The site is located 1.2 miles from San Martín Texmelucan, on the lower southwestern flanks of Cerro Totolqueme, and half a mile to the north of Atoyac River, in the town of San Cristóbal Tepatlaxco, in the state of Puebla. Much of the archeological zone is limited to the south, east, west and northwest by ravines that become deeper towards the north.
This site was given the name of the nearest town, which is derived from the Nahautl words tecpan- (palace), tlachtli- (ballgame) and co- (place). Tecpantlaxco therefore translates as "in the ballcourt of the palace." There is, however, another interpretation in which the name is thought to be derived from the word Tepatlaixco, which means "plain of rocky ground" or "enclosed by stones." It is popularly known as "the hills of San Cristóbal Tepatlaxco."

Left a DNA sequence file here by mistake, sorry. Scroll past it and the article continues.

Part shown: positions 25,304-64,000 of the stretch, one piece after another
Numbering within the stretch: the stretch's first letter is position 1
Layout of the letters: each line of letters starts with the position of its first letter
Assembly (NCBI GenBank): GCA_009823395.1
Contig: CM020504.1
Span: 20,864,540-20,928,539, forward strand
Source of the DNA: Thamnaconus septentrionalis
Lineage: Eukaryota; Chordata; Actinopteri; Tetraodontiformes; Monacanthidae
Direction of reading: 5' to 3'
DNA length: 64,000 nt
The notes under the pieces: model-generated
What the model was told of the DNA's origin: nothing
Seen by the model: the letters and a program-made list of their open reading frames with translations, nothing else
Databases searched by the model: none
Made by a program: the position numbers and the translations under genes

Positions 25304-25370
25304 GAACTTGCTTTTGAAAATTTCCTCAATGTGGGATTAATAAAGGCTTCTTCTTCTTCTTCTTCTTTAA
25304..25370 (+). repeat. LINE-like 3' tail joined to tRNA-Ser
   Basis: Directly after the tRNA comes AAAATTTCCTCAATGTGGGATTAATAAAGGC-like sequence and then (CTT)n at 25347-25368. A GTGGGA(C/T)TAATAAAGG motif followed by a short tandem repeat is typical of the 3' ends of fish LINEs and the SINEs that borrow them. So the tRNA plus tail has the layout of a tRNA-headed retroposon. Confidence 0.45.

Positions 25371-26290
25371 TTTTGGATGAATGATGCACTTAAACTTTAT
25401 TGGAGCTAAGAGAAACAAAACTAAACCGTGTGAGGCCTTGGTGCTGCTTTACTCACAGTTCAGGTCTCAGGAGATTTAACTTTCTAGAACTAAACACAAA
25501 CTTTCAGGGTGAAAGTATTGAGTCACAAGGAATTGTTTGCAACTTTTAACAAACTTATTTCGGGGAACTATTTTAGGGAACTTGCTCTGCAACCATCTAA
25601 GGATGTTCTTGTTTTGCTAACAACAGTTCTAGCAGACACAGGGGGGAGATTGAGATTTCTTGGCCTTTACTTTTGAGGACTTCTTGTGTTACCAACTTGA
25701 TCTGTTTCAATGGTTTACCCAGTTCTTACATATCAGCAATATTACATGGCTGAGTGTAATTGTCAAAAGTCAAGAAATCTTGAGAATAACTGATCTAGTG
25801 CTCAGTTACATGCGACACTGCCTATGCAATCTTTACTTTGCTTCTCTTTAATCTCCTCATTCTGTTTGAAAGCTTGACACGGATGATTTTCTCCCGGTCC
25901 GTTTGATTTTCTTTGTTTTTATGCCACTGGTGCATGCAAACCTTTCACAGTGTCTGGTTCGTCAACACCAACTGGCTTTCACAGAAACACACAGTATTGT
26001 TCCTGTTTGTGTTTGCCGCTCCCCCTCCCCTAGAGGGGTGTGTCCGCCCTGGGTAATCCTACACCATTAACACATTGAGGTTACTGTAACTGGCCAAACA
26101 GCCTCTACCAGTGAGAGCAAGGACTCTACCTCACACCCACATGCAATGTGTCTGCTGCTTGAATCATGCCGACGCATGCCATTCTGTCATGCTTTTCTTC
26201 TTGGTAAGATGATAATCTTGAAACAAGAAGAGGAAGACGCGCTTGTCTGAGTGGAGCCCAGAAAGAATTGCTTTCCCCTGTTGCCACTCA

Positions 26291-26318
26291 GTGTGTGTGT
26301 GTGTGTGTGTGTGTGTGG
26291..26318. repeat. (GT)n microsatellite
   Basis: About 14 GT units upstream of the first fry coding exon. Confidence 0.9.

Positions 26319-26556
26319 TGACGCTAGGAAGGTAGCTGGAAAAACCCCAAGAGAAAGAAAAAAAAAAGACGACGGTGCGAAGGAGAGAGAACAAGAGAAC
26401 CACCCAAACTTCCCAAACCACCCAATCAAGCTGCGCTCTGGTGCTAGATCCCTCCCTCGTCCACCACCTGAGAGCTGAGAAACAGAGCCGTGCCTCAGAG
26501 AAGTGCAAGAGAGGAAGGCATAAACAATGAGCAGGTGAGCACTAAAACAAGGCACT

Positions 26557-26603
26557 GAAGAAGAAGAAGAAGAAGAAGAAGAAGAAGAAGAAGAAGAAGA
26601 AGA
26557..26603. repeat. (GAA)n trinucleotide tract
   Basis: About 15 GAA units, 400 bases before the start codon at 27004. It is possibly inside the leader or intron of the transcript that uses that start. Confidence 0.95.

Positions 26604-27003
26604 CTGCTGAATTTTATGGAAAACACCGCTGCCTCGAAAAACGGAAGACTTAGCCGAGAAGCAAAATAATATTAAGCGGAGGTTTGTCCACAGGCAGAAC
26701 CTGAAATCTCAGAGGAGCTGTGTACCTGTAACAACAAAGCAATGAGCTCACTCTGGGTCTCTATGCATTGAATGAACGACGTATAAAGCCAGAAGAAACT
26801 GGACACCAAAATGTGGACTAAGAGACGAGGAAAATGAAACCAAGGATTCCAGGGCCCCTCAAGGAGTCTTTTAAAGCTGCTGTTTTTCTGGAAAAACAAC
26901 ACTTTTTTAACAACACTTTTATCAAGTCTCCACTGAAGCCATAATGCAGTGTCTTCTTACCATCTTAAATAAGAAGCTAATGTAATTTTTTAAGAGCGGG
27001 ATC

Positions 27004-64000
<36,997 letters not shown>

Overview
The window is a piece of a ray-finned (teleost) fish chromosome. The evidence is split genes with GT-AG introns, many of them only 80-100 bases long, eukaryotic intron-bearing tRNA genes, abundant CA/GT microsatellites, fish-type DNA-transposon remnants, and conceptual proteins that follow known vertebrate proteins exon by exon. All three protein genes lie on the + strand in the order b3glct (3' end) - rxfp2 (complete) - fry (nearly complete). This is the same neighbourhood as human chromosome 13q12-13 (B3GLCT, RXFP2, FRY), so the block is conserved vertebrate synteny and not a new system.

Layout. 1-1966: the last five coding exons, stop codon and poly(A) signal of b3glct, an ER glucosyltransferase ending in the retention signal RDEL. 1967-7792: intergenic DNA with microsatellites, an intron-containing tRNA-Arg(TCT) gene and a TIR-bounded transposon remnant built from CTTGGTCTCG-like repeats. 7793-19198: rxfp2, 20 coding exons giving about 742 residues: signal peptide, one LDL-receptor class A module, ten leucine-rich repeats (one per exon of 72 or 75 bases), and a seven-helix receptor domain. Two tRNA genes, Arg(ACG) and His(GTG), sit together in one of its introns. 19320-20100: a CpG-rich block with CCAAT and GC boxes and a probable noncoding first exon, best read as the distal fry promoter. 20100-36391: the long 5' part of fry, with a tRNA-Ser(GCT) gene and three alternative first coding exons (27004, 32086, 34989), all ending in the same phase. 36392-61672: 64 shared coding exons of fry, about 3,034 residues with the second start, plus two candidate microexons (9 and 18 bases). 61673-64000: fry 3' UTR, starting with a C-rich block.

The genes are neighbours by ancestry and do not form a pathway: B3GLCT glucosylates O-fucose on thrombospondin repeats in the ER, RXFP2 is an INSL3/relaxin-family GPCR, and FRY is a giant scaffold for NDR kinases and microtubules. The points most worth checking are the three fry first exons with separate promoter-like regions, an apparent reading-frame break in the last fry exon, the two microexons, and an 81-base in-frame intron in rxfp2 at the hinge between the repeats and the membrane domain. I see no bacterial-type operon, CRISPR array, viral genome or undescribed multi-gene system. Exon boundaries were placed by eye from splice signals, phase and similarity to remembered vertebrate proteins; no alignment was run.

The archeological site was inhabited between 300 BC and 600 AD and is thought to be a fortified place of Olmec influence. However, we only really know that the inhabitants of Tepatlaxco must have maintained trade and family relationships with the inhabitants of Tlalancaleca, San Martín Texmelucan, Moyotzingo and numerous settlements in what is now the Puebla-Tlaxcala Valley. These relationships are inferred from elements and materials found onsite which are similar to those from the aforementioned areas. The site has nine pyramid bases with heights ranging from approximately 8 to 30 feet. However, as these bases lie at the edge of the ravines, they appear to be taller.
The temples and platforms were built using irregular blocks of tepetate stone, and then clad in river pebbles and a layer of stucco (crushed limestone), leaving a smooth and shiny finish.